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Snack Attack: Coping With Cravings

Moderation is key to satisfying your sweet tooth or salt craving.

WebMD Feature

Have you ever felt you absolutely must have a piece of chocolate, a potato chip (oh, let's get real -- an entire bag of potato chips), or a box of Krispy Kremes?

Those food cravings are not a sign of weakness on your part. If you crave certain foods like cereals, grains, and sugar, you may actually be addicted to them, says James Braly, MD, medical director of York Nutritional Laboratories and author of Food Allergy Relief.

People with a food addiction may have symptoms like headaches, insomnia, irritability, mood changes, and depression, Braly says. They can relieve these symptoms -- but only temporarily -- by eating the foods they crave.

Most often, the foods we crave are processed carbohydrates. These change the brain's chemistry, increasing the level of serotonin, our feel-good neurochemical.

Boost Serotonin Right

"People with food cravings may actually have neurochemical and hormonal imbalances that trigger these cravings," Braly says.

If you think you may be serotonin-deficient and want to increase your serotonin levels without resorting to a pint of mint chocolate chip, Braly suggests trying these alternatives:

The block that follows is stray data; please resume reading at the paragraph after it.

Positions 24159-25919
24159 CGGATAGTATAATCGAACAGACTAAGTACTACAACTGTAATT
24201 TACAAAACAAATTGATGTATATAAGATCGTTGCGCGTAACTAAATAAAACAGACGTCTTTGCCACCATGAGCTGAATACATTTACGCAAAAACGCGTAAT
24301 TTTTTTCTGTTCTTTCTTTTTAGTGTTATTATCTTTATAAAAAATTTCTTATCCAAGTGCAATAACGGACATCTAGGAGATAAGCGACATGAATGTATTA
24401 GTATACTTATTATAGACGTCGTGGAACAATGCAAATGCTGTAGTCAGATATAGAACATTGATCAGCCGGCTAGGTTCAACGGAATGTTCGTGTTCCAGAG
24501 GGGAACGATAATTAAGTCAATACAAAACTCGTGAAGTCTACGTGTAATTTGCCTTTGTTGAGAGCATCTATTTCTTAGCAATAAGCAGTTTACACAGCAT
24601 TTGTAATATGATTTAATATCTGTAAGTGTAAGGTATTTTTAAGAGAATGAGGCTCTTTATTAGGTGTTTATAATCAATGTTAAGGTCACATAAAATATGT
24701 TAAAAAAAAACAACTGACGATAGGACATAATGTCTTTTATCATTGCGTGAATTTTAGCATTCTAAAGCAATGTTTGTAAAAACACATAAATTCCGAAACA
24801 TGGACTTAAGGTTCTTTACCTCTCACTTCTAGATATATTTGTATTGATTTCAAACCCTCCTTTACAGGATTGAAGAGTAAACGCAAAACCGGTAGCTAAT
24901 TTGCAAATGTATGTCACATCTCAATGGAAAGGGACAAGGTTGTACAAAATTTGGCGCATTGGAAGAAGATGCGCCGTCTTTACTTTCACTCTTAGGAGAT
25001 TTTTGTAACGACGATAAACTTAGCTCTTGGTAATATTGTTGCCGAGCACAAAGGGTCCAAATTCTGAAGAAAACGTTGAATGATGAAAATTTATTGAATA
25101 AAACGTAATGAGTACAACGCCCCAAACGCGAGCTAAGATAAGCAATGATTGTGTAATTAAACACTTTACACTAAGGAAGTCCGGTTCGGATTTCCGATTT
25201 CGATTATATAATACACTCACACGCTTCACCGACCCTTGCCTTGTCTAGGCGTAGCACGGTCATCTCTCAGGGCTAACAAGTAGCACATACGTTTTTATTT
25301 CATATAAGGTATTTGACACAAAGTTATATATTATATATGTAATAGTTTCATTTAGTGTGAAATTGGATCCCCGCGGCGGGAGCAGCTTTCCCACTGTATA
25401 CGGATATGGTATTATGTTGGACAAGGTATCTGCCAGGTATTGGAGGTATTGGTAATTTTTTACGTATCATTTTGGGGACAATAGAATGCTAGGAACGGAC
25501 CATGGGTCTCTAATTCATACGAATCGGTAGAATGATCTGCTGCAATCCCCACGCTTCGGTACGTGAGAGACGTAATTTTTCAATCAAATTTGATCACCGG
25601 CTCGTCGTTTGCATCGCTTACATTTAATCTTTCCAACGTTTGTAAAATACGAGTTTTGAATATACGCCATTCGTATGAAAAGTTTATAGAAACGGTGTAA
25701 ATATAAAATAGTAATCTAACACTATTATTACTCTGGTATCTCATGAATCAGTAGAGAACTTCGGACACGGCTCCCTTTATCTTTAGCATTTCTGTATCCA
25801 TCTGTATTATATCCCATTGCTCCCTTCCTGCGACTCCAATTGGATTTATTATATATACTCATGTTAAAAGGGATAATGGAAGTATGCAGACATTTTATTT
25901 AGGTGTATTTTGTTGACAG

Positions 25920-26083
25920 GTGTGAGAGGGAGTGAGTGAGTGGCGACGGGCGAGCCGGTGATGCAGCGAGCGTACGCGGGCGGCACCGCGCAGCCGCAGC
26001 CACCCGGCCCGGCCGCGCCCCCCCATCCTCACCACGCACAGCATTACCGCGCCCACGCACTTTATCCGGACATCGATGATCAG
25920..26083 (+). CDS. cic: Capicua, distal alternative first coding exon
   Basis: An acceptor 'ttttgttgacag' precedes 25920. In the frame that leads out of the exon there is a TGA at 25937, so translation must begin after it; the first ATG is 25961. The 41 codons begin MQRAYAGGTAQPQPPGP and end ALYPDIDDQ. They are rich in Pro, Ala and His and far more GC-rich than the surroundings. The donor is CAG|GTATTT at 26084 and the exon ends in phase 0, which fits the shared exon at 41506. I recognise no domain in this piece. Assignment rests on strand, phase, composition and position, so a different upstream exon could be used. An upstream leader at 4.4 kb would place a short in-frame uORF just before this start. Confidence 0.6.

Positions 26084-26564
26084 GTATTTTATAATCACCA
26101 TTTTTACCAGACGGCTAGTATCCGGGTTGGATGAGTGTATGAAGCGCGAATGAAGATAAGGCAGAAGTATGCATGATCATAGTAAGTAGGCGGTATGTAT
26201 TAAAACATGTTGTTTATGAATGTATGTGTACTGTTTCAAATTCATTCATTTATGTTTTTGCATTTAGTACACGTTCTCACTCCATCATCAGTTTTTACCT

• Identify and eliminate suspected food allergens -- paying special attention to gluten (wheat, rye, oats, etc.) and milk products.
  • Avoid alcohol.
  • Avoid stimulants like caffeinated drinks, cigarettes, and amphetamines.
  • Increase your exposure to bright light or sunlight to 1-2 hours a day.
  • Get 60 minutes of moderate or moderately intense exercise every day.
  • Make sure you get enough deep, restful sleep every night.

Although they have not been proven to be helpful, certain supplements might help, according to Braly. These include:

  • 5-hydroxytryptophan (5-HTP)
  • Ginkgo biloba
  • Acetyl-L carnitine
  • St. John's wort
  • Vitamin B-6
  • NADH (vitamin B-3 derivative)
  • SAMe (S-adenosyl-L-methionine)

Body or Mind?

"It's important to distinguish whether your craving is physiological or psychological," says Rebecca Wilborn, director of the Midtown Diet Center in New York City. "Pay attention so that you can determine whether you are feeling actual hunger in your stomach."

Physical cravings may be a result of low fat intake or low blood sugar. For many of us, the mid-afternoon cravings we feel are merely our body's way of telling us it has been too long since lunch and we actually need to eat. A piece of fruit, yogurt, or a handful of nuts can get the blood sugar levels back up and keep us from reaching for the no-no snacks we think we're craving, according to Wilborn.

Emotions play a big part in food cravings, too, Wilborn says. "When we're stressed, anxious, frustrated, lonely ... all those feelings can trigger our cravings." She adds that we may have memories of how good certain foods made us feel when we were younger.

Sensory triggers, like smells and visual cues, can also set off cravings, says Wilborn. If you walk by the pizza stand on your trip through the mall, chances are you're going to start salivating.

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